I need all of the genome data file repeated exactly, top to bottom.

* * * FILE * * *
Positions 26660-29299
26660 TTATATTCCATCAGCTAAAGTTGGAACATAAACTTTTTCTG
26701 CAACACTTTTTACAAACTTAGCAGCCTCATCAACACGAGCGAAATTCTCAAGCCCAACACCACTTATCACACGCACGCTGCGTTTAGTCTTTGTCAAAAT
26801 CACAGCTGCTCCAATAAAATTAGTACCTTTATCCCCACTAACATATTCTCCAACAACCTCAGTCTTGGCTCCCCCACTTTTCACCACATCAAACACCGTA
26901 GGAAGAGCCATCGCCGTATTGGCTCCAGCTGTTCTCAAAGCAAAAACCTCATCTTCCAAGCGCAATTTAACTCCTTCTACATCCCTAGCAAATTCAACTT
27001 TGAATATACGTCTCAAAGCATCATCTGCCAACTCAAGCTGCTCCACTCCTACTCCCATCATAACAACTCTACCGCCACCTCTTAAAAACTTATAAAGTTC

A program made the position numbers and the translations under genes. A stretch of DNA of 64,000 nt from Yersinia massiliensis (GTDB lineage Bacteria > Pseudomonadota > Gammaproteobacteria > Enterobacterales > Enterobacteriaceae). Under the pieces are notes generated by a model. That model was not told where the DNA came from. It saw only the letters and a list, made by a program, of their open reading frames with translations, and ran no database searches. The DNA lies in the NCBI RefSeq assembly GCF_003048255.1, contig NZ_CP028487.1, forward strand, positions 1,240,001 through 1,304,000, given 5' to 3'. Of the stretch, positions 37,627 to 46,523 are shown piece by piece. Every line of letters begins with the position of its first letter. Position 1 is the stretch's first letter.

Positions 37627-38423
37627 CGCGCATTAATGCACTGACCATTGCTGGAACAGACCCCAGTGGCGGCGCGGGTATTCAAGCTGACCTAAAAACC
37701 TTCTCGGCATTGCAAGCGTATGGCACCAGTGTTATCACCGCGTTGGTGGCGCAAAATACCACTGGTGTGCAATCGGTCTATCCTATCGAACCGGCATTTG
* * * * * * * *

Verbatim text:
Positions 26660-29299
26660 TTATATTCCATCAGCTAAAGTTGGAACATAAACTTTTTCTG
26701 CAACACTTTTTACAAACTTAGCAGCCTCATCAACACGAGCGAAATTCTCAAGCCCAACACCACTTATCACACGCACGCTGCGTTTAGTCTTTGTCAAAAT
26801 CACAGCTGCTCCAATAAAATTAGTACCTTTATCCCCACTAACATATTCTCCAACAACCTCAGTCTTGGCTCCCCCACTTTTCACCACATCAAACACCGTA
26901 GGAAGAGCCATCGCCGTATTGGCTCCAGCTGTTCTCAAAGCAAAAACCTCATCTTCCAAGCGCAATTTAACTCCTTCTACATCCCTAGCAAATTCAACTT
27001 TGAATATACGTCTCAAAGCATCATCTGCCAACTCAAGCTGCTCCACTCCTACTCCCATCATAACAACTCTACCGCCACCTCTTAAAAACTTATAAAGTTC

A program made the position numbers and the translations under genes. A stretch of DNA of 64,000 nt from Yersinia massiliensis (GTDB lineage Bacteria > Pseudomonadota > Gammaproteobacteria > Enterobacterales > Enterobacteriaceae). Under the pieces are notes generated by a model. That model was not told where the DNA came from. It saw only the letters and a list, made by a program, of their open reading frames with translations, and ran no database searches. The DNA lies in the NCBI RefSeq assembly GCF_003048255.1, contig NZ_CP028487.1, forward strand, positions 1,240,001 through 1,304,000, given 5' to 3'. Of the stretch, positions 37,627 to 46,523 are shown piece by piece. Every line of letters begins with the position of its first letter. Position 1 is the stretch's first letter.

Positions 37627-38423
37627 CGCGCATTAATGCACTGACCATTGCTGGAACAGACCCCAGTGGCGGCGCGGGTATTCAAGCTGACCTAAAAACC
37701 TTCTCGGCATTGCAAGCGTATGGCACCAGTGTTATCACCGCGTTGGTGGCGCAAAATACCACTGGTGTGCAATCGGTCTATCCTATCGAACCGGCATTTG